This story was originally published by Slate‘s Future Tense partnership and is reproduced here as part of the Climate Desk collaboration. On Monday, Danish officials broadcast a warning to ships navigating its nearby waters: There was a massive leak from Nord Stream 2, the Russian-owned pipeline built to transfer natural gas from the former Soviet Union to Germany through the Baltic Sea. That same day, the pipeline’s operators also announced a drop in pressure in its Nord Stream 1 line—which runs parallel with the second line—due to two points of leakage. Neither pipeline was operational at the time, but both had been filled to capacity, with 300 million total cubic meters of gas ready to go just in case. Now, all that fuel is rapidly draining. The photos from the Baltic Sea are stunning. Se video og fotos af gaslækagerne på Nord Stream 1 og 2-gasledningerne i Østersøen på https://t.co/pj96CN7CDB: https://t.co/7bgt8TljaH #dkforsvar pic.twitter.com/I1zEPaBLYO — Forsvaret (@forsvaretdk) September 27, 2022 Danish Director of Energy Management Kristoffer Böttzauw soon announced that Nord Stream 2’s puncture was a “really big hole” unleashing a 1-kilometer-long stream of gas bubbles in the water. The damage occurred the same day a Norway-to-Poland gas pipeline meant to exclude Russia was being inaugurated near the Baltic Sea, sparking international speculation, including from the European Union, that Nord Stream was sabotaged. Swedish and German scientists told the Wall Street Journal that they were positive the pipes were hit by “blasts” of a “targeted” nature. Poland’s head of state is convinced this was a symbolic act of aggression by Russia; the Kremlin, for its part, has called such accusations “stupid”  and referred to the situation as a “concern.” Right-wingers from all over the world have in turn pointed to February remarks by U.S. President Joe Biden (“If Russia invades … there will be no longer a Nord Stream 2”) to suggest he’s behind this. His administration has said it “stand[s] ready to provide support” to Europe and that a disaster like this is “clearly in no one’s interest.” The exact reasons for Nord Stream’s plight remain unknown. In the meantime, Europe is mobilizing additional security around its waters and energy sources, while climate officials urge action to halt the gas leakage, an effort Denmark estimates will take over a week. Gas prices in Europe—already high in part because of Russia limiting exports—shot up by 20 percent in response to the news, even though nations like Germany say the leaks do not affect their current gas supplies. (The future looks less certain.) To take stock of the significance of the pipelines, the nature of the harms, and the ramifications, I spoke with Samantha Gross, director of the Energy Security and Climate Initiative at the Brookings Institution and a frequent commentator on European energy issues. Our conversation has been edited and condensed for clarity. Nitish Pahwa: How would you explain the significance of Nord Stream 1 and 2 to someone unfamiliar with the pipelines? Samantha Gross: Before the crisis, Russia supplied about 40 percent of Europe’s overall natural gas. Nord Stream 1 was finished in 2011, and its geopolitical impact was to make Ukraine a less important transit country: It lessened the number of Russian exports going through Ukraine as well as the amount of money Russia was paying Ukraine to transit the country and ship gas through it. Nord Stream 2 is basically a twin to Nord Stream 1, a capacity of gas that Russia could send directly into Germany. The Germans were always in favor of the project. They viewed Russian natural gas as a reliable supply and liked the idea of it coming directly into their country. The United States and other countries in Europe were wary of Russia messing with supplies through Ukraine, knowing the Kremlin had done that in the past, so it felt like the pipeline was more of a geopolitical statement than an energy project. Nord Stream 2 is basically complete, but it never got its last permit from the European Union—the Germans officially pulled their support in the project after Russia’s invasion of Ukraine on Feb. 24. Nord Stream 2 has never delivered gas, although there was gas in it, probably because it was so close to completion. I think there was just too much operational difficulty to empty it given the circumstances. Nord Stream 1 has been delivering gas for several years, and has even delivered gas off and on during the crisis. Nord Stream 1 has the capacity to transmit about 167 million cubic meters a day, and then Nord Stream 2 would have doubled that capacity. Nord Stream 1 had been operating at between 10 percent and 20 percent of its capacity, and Russia has played a number of games. In some cases the country has been very straightforward—we are shutting off gas for political reasons, we don’t want to supply gas to Europe—and it’s using gas as a way to try to weaken Europe’s support for Ukraine. There have also been some games Russia’s been playing where it seems it’s looking for plausible deniability about cutting back supplies to Europe. There have been times when it’s said Nord Stream 1 has maintenance issues or something like, We’re waiting for a compressor that’s coming back from the West, but they won’t send it, when the West has been like, That compressor’s right here waiting for you. The holes in both pipelines are quite large, so there are assumptions that this could be a deliberate attack. Sabotage. How likely do you think that is? We’ll need to look at the investigations that come from Denmark and Germany and others for accurate reflections of what’s actually going on. It does seem a little crazy for Russia to sabotage its own infrastructure, but if it is looking for more plausible deniability about its cutbacks of gas supply to Europe, this is one way to do it. It has been my base case of thinking that Russia would continue to cut back gas to Europe over this winter. I’m thinking of that as the most likely option—not an outlier, but what I actually expect to happen. And if Russia wants to do that with some degree of semiplausible deniability, sabotaging this infrastructure would be a way to do it. That doesn’t prove they did it—it just means they could have some motive to do it. I would rely on other investigations and not what comes out of Russia, because they’ve been completely dishonest about conditions on the pipeline for a while. What do you think the geopolitical implications of this might be? It remains to be seen. In the near term, it’s not much of a different situation than we already expected for this winter when it comes to gas supply. The longer-term question would be future supply through those pipelines and whether, honestly, they ever get repaired. Europe is trying to move away from Russian gas, and they’ll never again view Russia as a reliable supplier—the Kremlin’s supplies of gas are politically motivated and unreliable. And if the pipelines are extensively damaged, they might never get fixed. So, it could change conditions in the future, but I don’t think it changes the immediate future much. I haven’t seen the size of the methane release there, but I also want to point out that methane is a really potent greenhouse gas— I was just going to ask about that. The fact that there’s a serious methane leak in the Baltic Sea is awful from an environmental perspective. So, if it turns out that Russia did this, then frankly, this is not just damaging to a piece of infrastructure—it’s also a climate disaster, and that is really, really unfortunate. I’m wondering what you think this leak means for the climate this year and in the future, especially as we already face this swirling sea of disasters. I mean, the world releases a lot of greenhouse gases, so I don’t think this is going to make a tangible difference in the world’s overall efforts to combat global warming, I just think it’s a bad thing that happened. As to how bad, we haven’t really seen those numbers, and the pipelines are still leaking, so we still don’t know what the overall release will end up being. If this damage is just too vast for any sort of immediate or even long-term repairs, I’m wondering what the implications are, in terms of environmental or international relations, of leaving two extremely damaged and leaky pipelines in the Baltic Sea. At some point they’re going to do something such that this is no longer an environmental hazard. That’s going to have to happen. I’m not sure how long it will take, but that will get fixed. An ongoing methane leak like that will not be allowed to go, to the extent anybody can do anything about it. There are concerns all around the world right now about what this winter is going to signify for Europe, as they’re facing high energy prices, not to mention how natural gas is connected to so many heating systems. Gas prices in Europe are now shooting up, I assume as a reaction to further shakeups in the market. Yeah, or the fear that this means there may be even less gas available for the winter than they thought. Right. What do you think this could pertain for energy costs and general confidence in gas markets going into the future? Europe was going to get very little gas supply from Russia for the winter, so it’s been furiously filling up its storage—it’s actually getting close to full. The trick is going to be that Europe generally doesn’t only use stored gas during the winter—it also gets additional ongoing supply, and that’s everything from local European production to liquified natural gas to using fuel switching, like running other kinds of power plants to save the gas for other uses that are more difficult to replace. Like, you could eventually replace your furnace, but distributing electric heat pumps to millions of homes is not going to happen by November, so those homes are still going to rely on gas for heating. Or if you look at certain industries that use natural gas, those are harder to replace. Will there be enough gas to meet home-heating and also industrial demand? It really depends on the weather: If Europe has an especially cold winter, it’s going to be difficult. And if there are any disruptions in global supply of liquefied natural gas, that’s going to be problematic. Because Europe is sucking in LNG from all over the world and at high prices, this is actually harming other markets in the world—Asia, for instance, which uses a ton of LNG, and its prices are very high as well. Because the LNG market connects gas markets in different parts of the world, you’re seeing this crisis spread. It’s nearly global. The only reason why U.S. natural gas prices haven’t reacted more is because we’re shipping out every molecule of natural gas that we can through our LNG export facilities, and they’re at capacity. We can’t send any more. If we could, the high prices would attract it, and our natural gas prices here would go up more. Last year, when Texas had those rolling blackouts, it turned out that the natural gas lines, which were not winterized, had frozen over, and people froze to death in their homes. Is there a similar situation in the cards for Europe? If the winter is especially cold, that is possible. That’s really why you’re seeing European governments work to subsidize natural gas, where they can for consumers, who can’t afford it. I know that people who are really focused on climate issues are probably frustrated by that, but we’re stuck with the energy system we have. We can’t change it on a dime. The energy crisis this year has led some people to say: “It’s because we’re tamping down fossil fuels that we’re in this situation. Everyone needs to go back to fracking.” The UK just lifted its ban on the practice. I’m wondering what you make of all that. I think the people who are blaming the current crisis on the energy transition are just wrong. The transition is not moving along fast enough such that renewables are somehow messing up the system that we have. It’s taking us a while to transition. You’ve definitely seen perhaps less investments in fossil fuels than you would have otherwise, but I think the lack of investment in fossil fuels we’ve seen in recent years is really more because of the pandemic than it is because of the energy transition. There are still plenty of fossil fuels in the world, and plenty of people willing to invest in them, and the lack of investment is more the pandemic than it is the energy transition. And look, the energy transition is ultimately a partial solution to problems like this. If we had more renewable energy and other kinds of non-fossil energy in our system, these problems would be less dire. Geopolitical issues would be less relevant when it comes to global fuels and energy supply. The problem is that we have to feed the system we have today while still thinking about the transition. If you were an official in Germany working with environmental or climate ministers, what are some of the first steps you might take? If I were making policy over there right now, the primary words on my lips would be conservation and efficiency. There’s no question—pipeline or no pipeline, accident or no accident—that Europe is facing a real gas crisis this winter, and so I would talk until I was blue in the face about the need to conserve gas this winter, to turn their thermostats down, and why that’s important for every German and every European. It could actually save jobs by allowing some gas to flow to industry and keep the economy afloat. It’s not often that ordinary people’s actions make a huge difference in a big geopolitical crisis, but they do now. Future Tense is a partnership of Slate, New America, and Arizona State University that examines emerging technologies, public policy, and society.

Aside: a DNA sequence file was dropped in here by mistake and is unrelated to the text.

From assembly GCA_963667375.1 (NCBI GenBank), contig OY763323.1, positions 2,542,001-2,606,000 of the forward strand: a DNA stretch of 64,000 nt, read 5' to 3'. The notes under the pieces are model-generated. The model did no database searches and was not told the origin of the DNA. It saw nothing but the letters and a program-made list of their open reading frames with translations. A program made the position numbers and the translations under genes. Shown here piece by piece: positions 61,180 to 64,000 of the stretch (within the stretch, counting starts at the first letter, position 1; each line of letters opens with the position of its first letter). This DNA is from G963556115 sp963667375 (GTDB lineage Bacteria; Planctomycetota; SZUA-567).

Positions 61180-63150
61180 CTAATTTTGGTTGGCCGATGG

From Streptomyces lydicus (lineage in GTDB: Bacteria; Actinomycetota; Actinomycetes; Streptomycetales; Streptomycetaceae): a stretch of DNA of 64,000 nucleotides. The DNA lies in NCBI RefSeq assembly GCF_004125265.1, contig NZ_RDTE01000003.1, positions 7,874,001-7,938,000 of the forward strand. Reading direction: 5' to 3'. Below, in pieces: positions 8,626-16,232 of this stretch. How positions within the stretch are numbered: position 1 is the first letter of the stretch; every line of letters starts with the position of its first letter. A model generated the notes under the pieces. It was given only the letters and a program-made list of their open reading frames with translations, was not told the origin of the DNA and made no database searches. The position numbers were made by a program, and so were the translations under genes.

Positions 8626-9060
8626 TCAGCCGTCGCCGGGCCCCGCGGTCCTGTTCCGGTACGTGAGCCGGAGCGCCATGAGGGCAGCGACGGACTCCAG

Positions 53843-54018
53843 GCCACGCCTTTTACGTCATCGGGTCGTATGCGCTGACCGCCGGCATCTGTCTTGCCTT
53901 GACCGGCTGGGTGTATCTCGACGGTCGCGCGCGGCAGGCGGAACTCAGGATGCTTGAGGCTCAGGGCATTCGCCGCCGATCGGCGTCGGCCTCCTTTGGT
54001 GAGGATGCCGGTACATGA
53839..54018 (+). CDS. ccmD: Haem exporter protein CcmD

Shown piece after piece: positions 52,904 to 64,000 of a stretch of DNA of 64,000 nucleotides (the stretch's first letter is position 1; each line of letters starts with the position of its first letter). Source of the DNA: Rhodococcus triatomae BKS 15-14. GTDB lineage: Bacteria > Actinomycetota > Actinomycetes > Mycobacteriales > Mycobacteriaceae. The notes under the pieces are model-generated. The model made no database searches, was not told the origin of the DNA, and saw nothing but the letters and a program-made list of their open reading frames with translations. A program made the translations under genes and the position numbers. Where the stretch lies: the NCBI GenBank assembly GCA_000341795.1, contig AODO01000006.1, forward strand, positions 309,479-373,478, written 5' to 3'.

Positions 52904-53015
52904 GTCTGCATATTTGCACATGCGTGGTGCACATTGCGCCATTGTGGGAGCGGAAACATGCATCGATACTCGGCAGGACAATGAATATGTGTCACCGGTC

This story was originally published by Slate‘s Future Tense partnership and is reproduced here as part of the Climate Desk collaboration. On Monday, Danish officials broadcast a warning to ships navigating its nearby waters: There was a massive leak from Nord Stream 2, the Russian-owned pipeline built to transfer natural gas from the former Soviet Union to Germany through […]